After finishing ‘The Many Lives of Samuel Beauchamp’, I was very much eager to delve right back in to the world of demons. So without further ado, I snuggled up in bed, switched my phone to ‘do not disturb’ and promptly started reading ‘A Warm Place to Call Home’.

Just like ‘The Many Lives of Samuel Beauchamp’, this one did not fail to impress. The writing style was kept very much the same; the tone was light and again it felt more like a conversation rather than reading a book. Humor was thrown in, which would often make me snigger out loud.

The themes explored questioned the morality of Frederick’s choices, giving the book a much darker, thought-provoking element, which became more apparent in the later chapters. It was intriguing to see the different stances taken and the justifications provided for each. The whole story questions any preconceived ideas of demons and their connection to ‘evil’, compelling the reader to think outside the box.

“Ethos anthropos daimon. It means ‘character is fate’ or ‘your character is your daimon’… angel and demon! They meant the same thing before being translated: messenger of God…”

The plot progressed at a fast pace; the story was captivating all the way through. I honestly did not for a second see that twist coming towards the end, which was perhaps the best aspect of the book. For me, that was the true turning point. Whereas before, I had been turning the pages in a normal way, after coming across that specific part, I started to turn the pages in a somewhat frenzied manner, gulping down each word.

Frederick and Samuel’s personality were at complete polar ends to one another. Frederick was more the amoral, carefree, ‘don’t give a crap’ kind of demon. I’m not going to lie – at first Frederick came off as being downright creepy – something he later acknowledged himself (much to my surprise). Nonetheless, it became increasingly hard not to feel sympathetic and root for Frederick. He certainly was a loveable demon, with his blasé attitude. Frederick’s character development was simply astounding to say the least; it was a delight to uncover all his layers whilst seeing things from his point of view.

Basically, a brilliantly written book that is fresh and original, playing around with preconceived ideas, challenging the reader to leave their comfort zone entirely. Easily read this in one sitting. Looking forward to reading the next book in the series – ‘Frederick & Samuel’.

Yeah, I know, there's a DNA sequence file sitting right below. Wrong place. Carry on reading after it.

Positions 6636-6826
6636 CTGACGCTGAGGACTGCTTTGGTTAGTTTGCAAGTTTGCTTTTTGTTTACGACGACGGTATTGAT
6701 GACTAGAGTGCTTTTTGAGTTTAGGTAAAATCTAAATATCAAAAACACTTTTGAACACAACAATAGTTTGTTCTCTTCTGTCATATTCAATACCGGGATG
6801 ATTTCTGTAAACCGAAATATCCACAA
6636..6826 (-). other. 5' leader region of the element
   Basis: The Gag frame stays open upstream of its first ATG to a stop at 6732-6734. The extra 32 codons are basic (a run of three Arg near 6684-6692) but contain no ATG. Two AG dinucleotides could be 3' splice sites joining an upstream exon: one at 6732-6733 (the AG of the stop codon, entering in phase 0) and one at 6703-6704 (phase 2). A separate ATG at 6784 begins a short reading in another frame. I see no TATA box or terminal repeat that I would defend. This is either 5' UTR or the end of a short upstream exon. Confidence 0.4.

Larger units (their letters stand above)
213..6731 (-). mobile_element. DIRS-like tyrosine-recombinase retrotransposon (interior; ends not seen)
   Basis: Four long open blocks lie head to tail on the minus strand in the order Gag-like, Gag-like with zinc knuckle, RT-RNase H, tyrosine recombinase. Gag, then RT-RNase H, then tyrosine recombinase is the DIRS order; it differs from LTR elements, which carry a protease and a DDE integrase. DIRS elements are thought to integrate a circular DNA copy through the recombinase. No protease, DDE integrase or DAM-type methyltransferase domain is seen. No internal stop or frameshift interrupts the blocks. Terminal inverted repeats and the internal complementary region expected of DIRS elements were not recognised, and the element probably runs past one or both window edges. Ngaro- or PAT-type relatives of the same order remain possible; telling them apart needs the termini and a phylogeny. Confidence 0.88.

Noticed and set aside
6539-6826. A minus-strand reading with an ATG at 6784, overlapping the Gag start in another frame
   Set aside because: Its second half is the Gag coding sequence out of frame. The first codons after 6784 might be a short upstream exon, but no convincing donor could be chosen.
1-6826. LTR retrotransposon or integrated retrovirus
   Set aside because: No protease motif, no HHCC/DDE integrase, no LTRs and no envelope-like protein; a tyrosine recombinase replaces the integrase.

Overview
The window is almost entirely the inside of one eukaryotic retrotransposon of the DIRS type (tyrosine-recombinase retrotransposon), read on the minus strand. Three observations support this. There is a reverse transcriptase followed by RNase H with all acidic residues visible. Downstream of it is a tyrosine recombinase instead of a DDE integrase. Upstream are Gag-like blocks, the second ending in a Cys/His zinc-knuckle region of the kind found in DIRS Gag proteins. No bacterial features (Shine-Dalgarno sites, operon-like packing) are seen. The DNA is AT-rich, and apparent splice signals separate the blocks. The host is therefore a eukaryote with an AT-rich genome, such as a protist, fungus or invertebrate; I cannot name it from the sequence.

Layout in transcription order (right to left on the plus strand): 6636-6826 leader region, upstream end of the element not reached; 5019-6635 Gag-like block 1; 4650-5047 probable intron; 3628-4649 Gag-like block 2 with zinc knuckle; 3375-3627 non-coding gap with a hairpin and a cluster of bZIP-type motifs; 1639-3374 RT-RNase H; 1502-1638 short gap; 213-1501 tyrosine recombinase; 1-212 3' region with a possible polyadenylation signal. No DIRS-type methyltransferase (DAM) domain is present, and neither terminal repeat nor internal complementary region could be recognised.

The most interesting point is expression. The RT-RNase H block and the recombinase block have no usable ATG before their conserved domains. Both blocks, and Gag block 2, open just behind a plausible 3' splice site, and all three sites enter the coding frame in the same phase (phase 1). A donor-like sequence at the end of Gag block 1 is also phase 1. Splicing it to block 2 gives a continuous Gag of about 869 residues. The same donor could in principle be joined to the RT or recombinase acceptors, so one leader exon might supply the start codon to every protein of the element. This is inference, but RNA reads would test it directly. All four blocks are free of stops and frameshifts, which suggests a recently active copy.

Merry Christmas Eve!

Until next time folks,


The Many Lives of Samuel Beauchamp

18522635After having encountered bad luck in choosing my books the last couple of times, I was ecstatic to pick up and start reading this one. How could I possibly resist the concept of an entity placing themselves in someone else’s body, especially after loving ‘The Seven Deaths of Evelyn Hardcastle’ and ‘The Lives of Tao’ series? This book could not have sounded more perfect and it certainly did not disappoint.

The writing style combined with the plot and overall characterization did not fail to impress in the slightest. Let’s start with the former and go from there. The book had been written in such a way that it felt like Samuel was literally sitting beside me, recounting his story over a mug of scrumptious hot chocolate. The tone was kept light and the writing flowed, entwining the past and present in an effortless manner.

The concept of demons was deliciously dark – one that was both intriguing in of itself and brought to light thought provoking questions through philosophy. The idea of demons was played around with, quickly forcing any previous conceptions to be erased. It was explored in detail but also left an air of mystery, making it rather obvious that the whole concept had been carefully thought out.

“…Or did the sin even need to occur beforehand? What if time is only visible to us, and God sees all time – past, present and future? Could one be punished for decisions they would later make?”